EFL - ESL activities and games for teaching vocabulary related to the mind
This free advanced ESL lesson plan is the first of three lessons on The mind. It contains classroom activities and games that teach students how to describe the way themselves and others think about the world. And don't forget, if you use an iOS or Android device, you can get offline access to these materials through the TEFL Handbook app.
Elicit adjectives that describe the different types of thinker. Add any concepts or vocabulary that you feel are relevant to the level and use them to drive a discussion in the classroom. Refer to this spider diagram as a guide.
ESL activities for the mind
You tell me
A speaking activity where students have to speculate on their partner's thinking style, as well as their own.
Working in pairs and using the vocabulary from the board, students have to select three adjectives that best describe how they think and three for their partner. Inform them that they will be asked to explain each choice. When finished, students will share their picks with the whole group, before hearing what their partner has to say about them. After a student has listened to their partner's thoughts, ask them to comment on them. Do they agree? Are they surprised by any of them?
A fun follow-on activity that you can do when students have access to smartphones with the internet.
If there are enough smartphones in the class, have the students work in pairs to complete a couple of online tests which attempt to tell you what type of thinker you are. When they have finished, discuss their findings as a group.
Have your students search for the two tests below.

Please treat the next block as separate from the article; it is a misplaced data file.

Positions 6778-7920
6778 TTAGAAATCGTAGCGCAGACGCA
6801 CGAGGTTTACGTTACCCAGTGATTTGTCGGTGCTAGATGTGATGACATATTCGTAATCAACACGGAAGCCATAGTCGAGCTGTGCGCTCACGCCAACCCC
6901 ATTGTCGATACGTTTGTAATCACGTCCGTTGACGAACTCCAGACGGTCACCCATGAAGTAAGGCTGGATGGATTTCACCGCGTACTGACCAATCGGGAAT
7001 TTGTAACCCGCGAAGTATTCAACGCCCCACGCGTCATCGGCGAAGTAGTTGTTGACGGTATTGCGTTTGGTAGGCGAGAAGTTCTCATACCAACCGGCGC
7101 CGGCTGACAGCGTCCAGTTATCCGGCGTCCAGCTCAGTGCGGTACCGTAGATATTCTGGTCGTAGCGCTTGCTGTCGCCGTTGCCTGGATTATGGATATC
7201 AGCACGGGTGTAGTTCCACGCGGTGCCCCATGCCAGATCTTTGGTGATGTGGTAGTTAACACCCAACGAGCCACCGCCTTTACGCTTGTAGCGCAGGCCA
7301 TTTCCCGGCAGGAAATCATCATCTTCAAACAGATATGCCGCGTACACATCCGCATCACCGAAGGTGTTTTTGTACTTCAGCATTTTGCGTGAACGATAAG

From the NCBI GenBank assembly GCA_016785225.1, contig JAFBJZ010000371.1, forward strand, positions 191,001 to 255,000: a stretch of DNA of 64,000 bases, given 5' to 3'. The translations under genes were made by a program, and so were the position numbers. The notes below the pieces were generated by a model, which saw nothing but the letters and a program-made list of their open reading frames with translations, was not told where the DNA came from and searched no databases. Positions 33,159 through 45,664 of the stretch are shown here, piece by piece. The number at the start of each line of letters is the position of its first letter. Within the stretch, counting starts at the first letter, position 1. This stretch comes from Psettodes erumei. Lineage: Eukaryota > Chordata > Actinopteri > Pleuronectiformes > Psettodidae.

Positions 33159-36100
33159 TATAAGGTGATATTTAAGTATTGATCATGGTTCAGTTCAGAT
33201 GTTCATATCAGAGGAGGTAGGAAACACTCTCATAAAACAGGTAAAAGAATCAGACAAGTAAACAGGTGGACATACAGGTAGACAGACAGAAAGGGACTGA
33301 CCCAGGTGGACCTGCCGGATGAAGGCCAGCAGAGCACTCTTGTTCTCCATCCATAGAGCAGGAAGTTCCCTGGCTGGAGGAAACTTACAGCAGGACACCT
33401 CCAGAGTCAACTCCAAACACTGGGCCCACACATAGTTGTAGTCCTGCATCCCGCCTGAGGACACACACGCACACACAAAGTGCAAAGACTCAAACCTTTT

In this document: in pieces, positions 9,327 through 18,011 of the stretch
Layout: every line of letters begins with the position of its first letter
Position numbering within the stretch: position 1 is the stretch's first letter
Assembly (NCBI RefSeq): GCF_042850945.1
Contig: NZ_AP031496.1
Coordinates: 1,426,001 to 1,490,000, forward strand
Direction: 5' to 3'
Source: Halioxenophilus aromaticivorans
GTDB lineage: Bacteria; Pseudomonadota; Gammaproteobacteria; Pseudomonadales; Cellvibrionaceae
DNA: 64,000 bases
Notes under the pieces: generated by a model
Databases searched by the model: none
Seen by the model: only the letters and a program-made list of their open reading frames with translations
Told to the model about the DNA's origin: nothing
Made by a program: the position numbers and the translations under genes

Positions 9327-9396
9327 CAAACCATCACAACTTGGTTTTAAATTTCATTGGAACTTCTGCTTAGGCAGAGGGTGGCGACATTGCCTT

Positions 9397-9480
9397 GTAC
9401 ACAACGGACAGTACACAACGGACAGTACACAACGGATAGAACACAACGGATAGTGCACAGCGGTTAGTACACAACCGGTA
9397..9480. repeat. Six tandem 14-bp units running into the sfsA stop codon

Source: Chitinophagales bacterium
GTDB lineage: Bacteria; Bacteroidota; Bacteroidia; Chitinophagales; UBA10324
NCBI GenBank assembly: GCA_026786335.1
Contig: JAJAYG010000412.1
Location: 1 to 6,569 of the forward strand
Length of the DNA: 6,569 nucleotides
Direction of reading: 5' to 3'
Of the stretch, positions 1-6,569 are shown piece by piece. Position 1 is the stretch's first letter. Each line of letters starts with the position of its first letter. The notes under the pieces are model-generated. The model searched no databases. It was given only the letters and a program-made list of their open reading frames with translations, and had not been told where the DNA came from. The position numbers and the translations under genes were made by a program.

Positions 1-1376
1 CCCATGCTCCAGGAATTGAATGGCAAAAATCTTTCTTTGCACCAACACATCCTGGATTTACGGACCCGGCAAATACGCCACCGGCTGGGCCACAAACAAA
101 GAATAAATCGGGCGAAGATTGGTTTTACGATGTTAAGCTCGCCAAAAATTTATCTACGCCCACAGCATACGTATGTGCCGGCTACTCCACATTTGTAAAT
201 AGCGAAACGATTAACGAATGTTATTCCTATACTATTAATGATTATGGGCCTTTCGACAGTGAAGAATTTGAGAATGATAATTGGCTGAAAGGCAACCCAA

1. Types of Thinking Test: Concrete, Analytical, Abstract, Logical, Imaginative, Creative
2. Which Of The 6 Types Of Thinkers Are You?
If you don't have the resources available in the classroom, assign this as a homework task and have the students report back as a warm-up activity for the next lesson.
This speaking activity has students wrestle a couple of tough questions related to the lesson's theme.
In groups of two or three, have the students discuss the following statements:
1. Are there differences in the way that women and men think? If so, what are these? If not, explain.
2. If scientists could put a chip in your head that would make you twice as intelligent, would you have the surgery done?
The students have a mini-debate on a statement related to today's lesson.
Add the following statement to the board:
"Can we measure intelligence?"
Divide the class into two groups and randomly assign each to one side of the debate. Give them 5 minutes to prepare their arguments.
At the end of the five minutes, you will chair the debate and make sure that everyone has had a chance to say their piece and respond to any counter-arguments.
Make it more fun by picking a winner at the end. Base your choice on performance and justify your decision.
ESL classroom games
ESL Pictionary: The mind
Players have to represent abstract concepts related to the mind on the board while their teammates guess what they are.
Start by dividing the class into two teams. On each turn, give the student in play an abstract concept related to the mind. That student must then represent it on the board using only images and symbols. Their teammates earn a point when they guess it correctly.
If you're stuck for ideas, here are a few to get you started:
3. The soul